Friday, November 29, 2019

The Question Of Pure Optimism In Their Eyes Were Watching God Essays

The Question Of Pure Optimism In Their Eyes Were Watching God In Their Eyes Were Watching God Janie goes through several relationships before [s]he pulled in her horizon like a great fish net. Pulled it from around the waist of the world and draped it over her shoulder (p. 184). In other words, not all the experiences that helped her to gain control of her life were positive ones. These experiences can be put into one of four relationships: Nanny, Logan Killicks, Jody Starks, and Tea Cake. No doubt that Nanny loved Janie a great deal, and naturally she wanted her granddaughter to have security beyond an old woman who would inevitably die. She also wanted more opportunities for Janie than she'd had as she grew up a slave. As she explains to Janie, [a]nd Janie, maybe it wasn't much, but Ah done de best Ah kin by you. Ah raked and scraped and bought dis lil piece uh land so you wouldn't have to stay in de white folks' yard and tuck yo' head befo' other chillun at school (p. 19). Nanny's intentions are only to make Janie's life better than hers was, but in an ironic twist she is the one who puts the shackles on Janie in the first place by marrying her off to the person, not of Janie's choice, but of her own. To give Janie a better life than a slave, Nanny would have done better to not be as controlling. Unfortunately, Janie seems only to remember this and not Nanny's love. Here Nanny had taken the biggest thing God ever made, the horizon-for no matter how far a person can go the horizon is still way beyond you-and pinched it in to such a little bit of a thing that she could tie it about her granddaughter's neck tight enough to choke her. She hated that old woman who had twisted her so in the name of love. (p.85) Logan Killicks then takes Nanny's place in Janie's life. Even for her controlling Nanny he is a poor substitute at best as he calls her spoiled and talks down to her. At one point he even criticizes her for being powerful independent (p. 29) for someone who had been born the way she had (as if she had a choice in the matter!). If Logan did genuinely care about Janie, then it could not have been a much more complex feeling than his wanting his tools or his mule around. But human beings are a great deal more complicated than that and (hopefully) are not satisfied with being considered a thing rather than a person. Logan goes to town to get a new mule and is expecting that Janie will automatically work with him, something she happens not to agree with. Logan's problem is that he has a set of expectations about Janie and she fails to live up to them. Had Logan been wiser, he would not have built himslef up so much and instead appreciated who Janie was and not who she wasn't. This is the last straw in a strained relationship. Jody Starks has ambition, which is probably not the thing that least attracts Janie to him. In any case, she leaves Logan Killicks to start a new relationship with Jody. Jody is the first person to hit Janie, and in general he treats her as if she were his property. She is made to tie up her hair, for instance, so that no one else in town can see her with it down. He tries to maintain her as a thing that no one else may look upon or take pleasure from, therefore he keeps control over her life. Ambition may have attracted Janie to Jodie, but the thing he loves is power, and even at his most sensitive to her he is still a shrewd man who's real intentions have to be second guessed at. One perplexing thing about Janie's relationship with Jody is why she doesn't leave. She certainly shows that she has the initiative when she leaves Logan Killicks, and by the time Jody has hit her for accidentally ruining their dinner it seems obvious that this is not a healthy relationship. So why does Janie stay?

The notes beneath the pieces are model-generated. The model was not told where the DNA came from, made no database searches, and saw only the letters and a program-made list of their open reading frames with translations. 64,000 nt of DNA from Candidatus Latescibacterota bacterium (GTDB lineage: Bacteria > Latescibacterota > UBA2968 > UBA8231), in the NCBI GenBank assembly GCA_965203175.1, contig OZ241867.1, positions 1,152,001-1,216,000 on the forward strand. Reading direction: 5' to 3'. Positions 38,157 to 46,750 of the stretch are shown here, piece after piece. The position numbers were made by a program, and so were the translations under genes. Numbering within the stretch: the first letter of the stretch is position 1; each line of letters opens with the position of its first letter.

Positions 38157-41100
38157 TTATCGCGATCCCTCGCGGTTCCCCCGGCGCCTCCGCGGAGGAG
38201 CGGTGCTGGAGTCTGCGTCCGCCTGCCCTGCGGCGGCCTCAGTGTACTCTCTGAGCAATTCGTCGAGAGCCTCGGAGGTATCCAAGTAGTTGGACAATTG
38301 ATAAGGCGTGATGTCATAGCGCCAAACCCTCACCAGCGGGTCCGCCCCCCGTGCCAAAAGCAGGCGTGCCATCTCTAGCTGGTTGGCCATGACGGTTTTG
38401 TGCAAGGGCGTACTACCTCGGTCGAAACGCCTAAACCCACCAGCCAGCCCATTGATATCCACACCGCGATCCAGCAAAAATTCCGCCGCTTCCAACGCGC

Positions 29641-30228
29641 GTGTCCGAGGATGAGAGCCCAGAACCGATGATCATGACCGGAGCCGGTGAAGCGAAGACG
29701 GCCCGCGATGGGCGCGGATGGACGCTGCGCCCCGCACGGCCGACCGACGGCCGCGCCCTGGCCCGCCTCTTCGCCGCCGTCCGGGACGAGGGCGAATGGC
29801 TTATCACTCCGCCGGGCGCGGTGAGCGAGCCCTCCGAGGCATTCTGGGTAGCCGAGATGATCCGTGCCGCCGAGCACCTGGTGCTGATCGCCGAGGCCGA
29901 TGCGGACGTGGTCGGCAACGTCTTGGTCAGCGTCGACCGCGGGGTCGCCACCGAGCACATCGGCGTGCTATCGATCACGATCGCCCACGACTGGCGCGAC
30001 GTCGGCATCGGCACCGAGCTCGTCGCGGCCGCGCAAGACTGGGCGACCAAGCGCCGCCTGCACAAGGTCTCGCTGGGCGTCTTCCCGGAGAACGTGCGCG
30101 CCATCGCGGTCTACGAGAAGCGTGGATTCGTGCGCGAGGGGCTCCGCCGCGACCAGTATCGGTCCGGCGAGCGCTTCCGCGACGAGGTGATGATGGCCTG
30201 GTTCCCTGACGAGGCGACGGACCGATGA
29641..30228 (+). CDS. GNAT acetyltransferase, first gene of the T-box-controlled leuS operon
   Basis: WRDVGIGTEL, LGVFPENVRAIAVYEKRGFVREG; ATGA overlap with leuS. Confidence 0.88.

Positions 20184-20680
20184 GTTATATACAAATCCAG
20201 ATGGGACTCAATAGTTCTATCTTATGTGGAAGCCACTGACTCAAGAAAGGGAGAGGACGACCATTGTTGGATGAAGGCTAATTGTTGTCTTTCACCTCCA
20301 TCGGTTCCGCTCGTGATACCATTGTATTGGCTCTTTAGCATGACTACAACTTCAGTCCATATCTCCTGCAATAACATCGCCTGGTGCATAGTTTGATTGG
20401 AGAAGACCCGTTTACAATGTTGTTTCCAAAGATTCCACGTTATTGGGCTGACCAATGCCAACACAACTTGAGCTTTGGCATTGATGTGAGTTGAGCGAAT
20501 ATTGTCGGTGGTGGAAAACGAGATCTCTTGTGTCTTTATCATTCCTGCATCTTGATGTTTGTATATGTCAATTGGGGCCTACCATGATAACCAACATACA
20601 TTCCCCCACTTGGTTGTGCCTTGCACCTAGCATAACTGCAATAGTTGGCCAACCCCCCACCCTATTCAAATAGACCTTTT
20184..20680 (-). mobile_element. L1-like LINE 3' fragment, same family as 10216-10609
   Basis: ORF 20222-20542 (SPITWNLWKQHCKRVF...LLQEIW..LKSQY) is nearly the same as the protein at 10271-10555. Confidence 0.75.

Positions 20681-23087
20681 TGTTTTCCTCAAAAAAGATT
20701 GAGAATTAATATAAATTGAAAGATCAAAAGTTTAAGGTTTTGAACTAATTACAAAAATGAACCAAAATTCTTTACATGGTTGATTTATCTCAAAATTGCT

Monday, November 25, 2019

Test Your Knowledge on the Gettysburg Address